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A world of clones « DressLab : clothes+music+art
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A world of clones

Author: Estel Vilaseca

Section: NOTES

Date: 04.2012



Un mundo de clones I DressLab.com
Last January 17th, as a result of the following headline on SMODA: “Tell me which celebrity you look like and I’ll tell you how to do yourself up”, artist Joan Morey, posed the following question on Facebook: whatever happened to “Be yourself”?. This motto, a pure symbol of individuality in the eighties and nineties has been replaced nowadays by the stale: “Copy the style of…” And though the boom in social networks and fast fashion seems to have widened our options, there is an overwhelming need to look like someone else.



Un mundo de clones I DressLab.com
Photographer Ari Versluis and editor Ellie Uyttenbroek are the creators of the enthralling Exactitudes project that began to take shape in 1994. The name for this series arose by shrinking the words ‘exact’ and ‘attitude’. Here they group subjects with similar styles photographed in the exact same pose and against a neutral backdrop. With a scientific and anthropological perspective, the couple take the contradiction between individuality and uniformity to the extreme.



Un mundo de clones I DressLab.com
Fast fashion brands are the new rock stars. Kids become fans of their Facebook pages, buy their clothes and wear them with pride on the net. Pages such as Lookbook, Chictopia, Chicisimo or Trentation are the virtual meeting places belonging to this new urban tribe that brings the work of Exactitudes to real life. With celebrity poses, they show us their latest acquisitions and proposals for fashion outfits. In the picture: one of this season’s hits, floral print trousers from H&M, a well-made copy of Céline. Far from wanting to be different, “looking like” brings a sense of calm and security.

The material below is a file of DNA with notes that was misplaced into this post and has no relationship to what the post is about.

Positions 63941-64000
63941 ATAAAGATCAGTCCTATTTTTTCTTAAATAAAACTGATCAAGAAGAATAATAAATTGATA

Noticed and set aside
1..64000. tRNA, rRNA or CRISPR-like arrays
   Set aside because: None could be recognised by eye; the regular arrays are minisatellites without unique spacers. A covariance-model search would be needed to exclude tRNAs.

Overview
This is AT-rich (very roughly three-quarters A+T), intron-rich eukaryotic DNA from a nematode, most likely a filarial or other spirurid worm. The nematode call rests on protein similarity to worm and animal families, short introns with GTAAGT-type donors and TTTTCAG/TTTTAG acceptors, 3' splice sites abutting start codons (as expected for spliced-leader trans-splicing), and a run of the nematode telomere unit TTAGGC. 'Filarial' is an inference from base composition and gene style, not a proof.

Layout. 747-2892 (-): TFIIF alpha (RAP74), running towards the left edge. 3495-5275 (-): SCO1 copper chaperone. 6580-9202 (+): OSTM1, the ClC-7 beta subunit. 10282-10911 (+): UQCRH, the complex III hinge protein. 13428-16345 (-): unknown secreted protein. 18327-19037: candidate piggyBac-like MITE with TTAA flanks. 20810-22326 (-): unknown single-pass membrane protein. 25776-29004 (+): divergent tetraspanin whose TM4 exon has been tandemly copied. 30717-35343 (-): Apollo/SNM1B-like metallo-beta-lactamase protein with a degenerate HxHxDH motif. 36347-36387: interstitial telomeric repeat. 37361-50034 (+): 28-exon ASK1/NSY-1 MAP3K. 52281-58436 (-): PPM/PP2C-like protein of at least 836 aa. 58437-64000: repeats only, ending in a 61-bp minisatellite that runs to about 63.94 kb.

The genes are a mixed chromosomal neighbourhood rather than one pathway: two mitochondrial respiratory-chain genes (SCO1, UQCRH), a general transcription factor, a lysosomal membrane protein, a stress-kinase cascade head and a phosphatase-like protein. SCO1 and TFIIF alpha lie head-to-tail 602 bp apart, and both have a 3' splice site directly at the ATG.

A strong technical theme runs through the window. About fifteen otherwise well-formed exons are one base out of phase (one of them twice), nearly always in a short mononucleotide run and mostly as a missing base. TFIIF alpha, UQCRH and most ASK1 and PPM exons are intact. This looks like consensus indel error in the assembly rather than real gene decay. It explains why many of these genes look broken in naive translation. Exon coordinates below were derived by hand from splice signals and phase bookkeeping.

Un mundo de clones I DressLab.com
What is a clone? In fashion this expression is used to define a copied garment. Usually, the original comes from a luxury label while the clone is the work of a fast fashion firm. Lovers of the latest trends avidly seek out the replicas of their favourite designers. At astronomical prices, the originals orbit outside of their possibilities. To assist in the matter, there are experts on the subject such as Cameron, creator of the blog Devil Wears Zara: a glance at the fashion world through the art of the copy and ‘look-a-likes’. Though in other industries a mere whiff of a copy is rejected by the best part of the status quo, Devil Wears Zara has been lodged for months on Vogue.es.



Un mundo de clones I DressLab.com
One of the reasons why the issue of plagiarisms and inspirations generates a much more lax attitude in fashion, is because copying is an important part of the creative process. Many designers borrow from vintage patterns to create their new designs. Replicas and revivals appear in many collections. But there are lines that are probably not fair to cross. One of the cases that caused the most surprise was in 2001 when, from Hintmag, the industry’s darling, Nicolas Ghesquiere was found out to be a copycat. The Frenchman had replicated a design by a small-scale designer from San Francisco who had already passed away, called Kaisik Wong for the spring/summer 2002 collection for Balenciaga. Is the copy really part of the creative process? journalist Cathy Horyn asked herself in The New York Times. The fact is that rather than taking inspiration from the archives belonging to the house he represented, Ghesquiere used Wong’s design as a basis for the best part of the collection. This case made it plain that those most vulnerable are small-scale designers. A recent case in Spain is that of Casa Peseta, that saw how Salvador Bachiller copied one of their shoulder bags.



Un mundo de clones I DressLab.com
I’d like to finish with this mini-manifesto by Jim Jarmush and a recommended visit to REMAKE: Material for a study on the ORIGINAL and the COPY and Inspiration/Plagiarism: a fine line.
I’d love to hear your opinion.


Text_ Estel Vilaseca




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  2. La copia como motor del proceso creativo | itfashion.com / 02.06.15

    […] un mundo de clones la copia bien hecha puede ser un mal menor. Para terminar, no podemos dejar de compartir este […]

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